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UNI professor recognized as No. 2 2015 trainer by Code.org

Posted on Wednesday, September 2nd, 2015
Contact: 

Ben Schafer, associate professor, Department of Computer Science, 319-273-2187, schafer@cs.uni.edu

Lindsay Cunningham, Office of University Relations, 319-273-6728, lindsay.cunningham@uni.edu

CEDAR FALLS, Iowa -- Ben Schafer, associate professor in the Department of Computer Science at the University of Northern Iowa, was recognized at the Code.org annual summit for training 570 teachers in Iowa, which is equivalent to 5.5 percent of all U.S. teachers trained. Schafer ranked No. 2 in the "500 Club," which is a Code.org affiliate of trainers who trained more than 500 teachers in the first year of the program. Ben Schafer, named No. 2 trainer by Code.org

"I love my time conducting training workshops with teachers," said Schafer. "The excitement and energy around this curriculum and computer science in general has been fantastic. I have already started conducting workshops for this school year and hope to once again be in the '500 Club.'"

Launched in 2013, Code.org is a nonprofit dedicated to expanding access to computer science and increasing participation by women and underrepresented students. The organization's vision is that every student in every school should have the opportunity to learn computer science, and that computer science should be part of core curriculum, alongside other courses such as biology, chemistry or algebra.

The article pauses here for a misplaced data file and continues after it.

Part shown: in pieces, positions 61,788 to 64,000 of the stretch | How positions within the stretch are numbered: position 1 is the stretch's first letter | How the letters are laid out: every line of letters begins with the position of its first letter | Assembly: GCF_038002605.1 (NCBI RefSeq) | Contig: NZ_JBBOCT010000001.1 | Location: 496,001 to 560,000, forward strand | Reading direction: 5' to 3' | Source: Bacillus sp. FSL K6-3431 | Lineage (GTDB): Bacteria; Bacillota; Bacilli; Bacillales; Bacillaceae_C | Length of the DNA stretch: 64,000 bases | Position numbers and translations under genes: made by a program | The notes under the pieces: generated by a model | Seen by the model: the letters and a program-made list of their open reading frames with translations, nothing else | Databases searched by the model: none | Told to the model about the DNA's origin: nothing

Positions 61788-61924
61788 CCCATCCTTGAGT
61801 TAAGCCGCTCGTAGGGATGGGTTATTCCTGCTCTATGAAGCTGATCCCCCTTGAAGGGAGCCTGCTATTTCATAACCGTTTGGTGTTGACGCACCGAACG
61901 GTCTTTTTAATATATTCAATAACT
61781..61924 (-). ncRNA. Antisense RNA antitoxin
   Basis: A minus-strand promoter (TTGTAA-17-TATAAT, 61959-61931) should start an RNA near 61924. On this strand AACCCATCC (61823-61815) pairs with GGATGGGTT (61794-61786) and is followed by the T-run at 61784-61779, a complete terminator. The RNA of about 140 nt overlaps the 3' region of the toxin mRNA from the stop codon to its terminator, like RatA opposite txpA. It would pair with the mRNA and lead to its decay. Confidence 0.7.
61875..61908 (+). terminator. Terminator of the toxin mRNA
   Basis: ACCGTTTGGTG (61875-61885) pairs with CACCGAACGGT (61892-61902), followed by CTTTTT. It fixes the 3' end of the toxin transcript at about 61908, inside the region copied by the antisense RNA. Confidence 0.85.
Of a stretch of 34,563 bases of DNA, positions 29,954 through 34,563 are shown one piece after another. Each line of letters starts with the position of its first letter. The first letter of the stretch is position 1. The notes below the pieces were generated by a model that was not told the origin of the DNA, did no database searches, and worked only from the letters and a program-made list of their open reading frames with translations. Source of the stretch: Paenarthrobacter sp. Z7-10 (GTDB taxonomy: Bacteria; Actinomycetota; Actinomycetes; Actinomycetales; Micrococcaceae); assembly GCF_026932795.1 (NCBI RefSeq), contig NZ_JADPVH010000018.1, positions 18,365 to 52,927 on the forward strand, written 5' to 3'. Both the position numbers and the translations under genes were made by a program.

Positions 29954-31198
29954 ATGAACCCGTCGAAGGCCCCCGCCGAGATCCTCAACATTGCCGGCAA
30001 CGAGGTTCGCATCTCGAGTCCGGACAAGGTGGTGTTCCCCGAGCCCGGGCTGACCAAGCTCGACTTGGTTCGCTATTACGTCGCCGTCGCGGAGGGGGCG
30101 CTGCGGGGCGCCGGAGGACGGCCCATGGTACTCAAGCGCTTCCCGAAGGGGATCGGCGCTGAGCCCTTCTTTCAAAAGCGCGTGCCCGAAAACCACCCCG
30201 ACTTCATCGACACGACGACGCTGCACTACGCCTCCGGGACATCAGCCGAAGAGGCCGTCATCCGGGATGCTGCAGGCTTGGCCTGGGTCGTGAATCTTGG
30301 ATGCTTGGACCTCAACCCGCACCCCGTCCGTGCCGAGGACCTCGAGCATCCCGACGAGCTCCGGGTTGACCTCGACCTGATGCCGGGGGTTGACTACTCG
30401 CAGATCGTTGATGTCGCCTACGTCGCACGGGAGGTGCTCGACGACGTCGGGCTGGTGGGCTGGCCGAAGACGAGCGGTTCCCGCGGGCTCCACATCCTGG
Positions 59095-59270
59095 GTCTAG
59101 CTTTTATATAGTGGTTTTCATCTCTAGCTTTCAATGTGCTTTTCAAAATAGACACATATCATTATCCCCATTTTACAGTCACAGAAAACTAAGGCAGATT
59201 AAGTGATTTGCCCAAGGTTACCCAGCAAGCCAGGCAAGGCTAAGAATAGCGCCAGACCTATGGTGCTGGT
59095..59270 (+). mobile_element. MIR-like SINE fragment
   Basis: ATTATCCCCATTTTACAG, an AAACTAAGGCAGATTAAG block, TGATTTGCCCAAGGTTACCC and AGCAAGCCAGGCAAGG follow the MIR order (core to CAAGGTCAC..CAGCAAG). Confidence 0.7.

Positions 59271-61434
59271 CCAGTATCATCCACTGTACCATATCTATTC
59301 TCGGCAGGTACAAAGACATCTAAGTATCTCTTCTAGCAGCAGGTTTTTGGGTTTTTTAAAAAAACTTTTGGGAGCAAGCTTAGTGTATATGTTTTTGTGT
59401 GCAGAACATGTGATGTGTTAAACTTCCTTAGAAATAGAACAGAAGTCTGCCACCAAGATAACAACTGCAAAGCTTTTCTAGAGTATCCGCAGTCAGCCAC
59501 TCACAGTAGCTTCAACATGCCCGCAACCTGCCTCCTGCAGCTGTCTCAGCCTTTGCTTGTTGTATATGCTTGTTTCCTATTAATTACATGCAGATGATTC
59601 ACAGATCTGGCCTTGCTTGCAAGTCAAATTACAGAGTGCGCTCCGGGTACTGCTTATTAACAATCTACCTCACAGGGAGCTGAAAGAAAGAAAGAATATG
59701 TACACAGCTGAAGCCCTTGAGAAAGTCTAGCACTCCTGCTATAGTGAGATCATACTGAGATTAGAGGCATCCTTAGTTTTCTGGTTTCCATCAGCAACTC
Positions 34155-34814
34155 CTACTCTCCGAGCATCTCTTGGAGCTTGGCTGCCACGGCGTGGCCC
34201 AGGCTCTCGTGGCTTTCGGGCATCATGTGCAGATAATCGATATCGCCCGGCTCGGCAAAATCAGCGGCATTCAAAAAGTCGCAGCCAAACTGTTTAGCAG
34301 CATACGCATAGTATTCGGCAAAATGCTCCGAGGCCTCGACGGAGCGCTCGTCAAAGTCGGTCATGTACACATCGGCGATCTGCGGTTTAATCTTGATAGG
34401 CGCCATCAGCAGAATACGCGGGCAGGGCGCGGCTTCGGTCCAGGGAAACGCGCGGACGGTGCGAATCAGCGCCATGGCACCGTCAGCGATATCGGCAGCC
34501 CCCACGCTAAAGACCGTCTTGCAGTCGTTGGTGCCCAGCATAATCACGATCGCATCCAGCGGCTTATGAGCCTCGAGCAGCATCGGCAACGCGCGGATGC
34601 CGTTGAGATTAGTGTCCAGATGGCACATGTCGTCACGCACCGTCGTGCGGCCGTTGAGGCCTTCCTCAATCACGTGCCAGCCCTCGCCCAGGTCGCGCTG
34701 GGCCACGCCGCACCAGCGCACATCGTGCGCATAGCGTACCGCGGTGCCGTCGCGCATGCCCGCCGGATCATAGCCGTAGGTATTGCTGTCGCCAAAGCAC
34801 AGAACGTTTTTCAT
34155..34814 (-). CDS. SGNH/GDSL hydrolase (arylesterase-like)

"In addition to my regular teaching duties, I am partnered with Code.org as an affiliate trainer for their new K through 5 Computer Science Curriculum," said Schafer. "As part of this I will be conducting free, one-day training workshops around the state of Iowa. When Code.org released the Code Studio Curriculum in 2014, I knew that this was a great curriculum that could do wonderful things when it comes to getting more kids involved with computer science."

As part of Schafer's outreach projects, this fall he is teaching a course for Lifelong University at UNI called "Overview of Computer Science Programming with Scratch" for adult learners to learn about computer programming. For more information on this Lifelong University course, visit www.uni.llu. Schafer also helped start the Cedar Valley CoderDojo program offered in the Waterloo and Cedar Falls public libraries to get kids ages 7 to 17 interested in computer programing. For more information on the CoderDojo program, visit www.coderdojocv.org.

For more information about Code.org, visit www.code.org. To register for Ben Schafer's classes, visit www.cs.uni.edu/~schafer/outreach/k5/.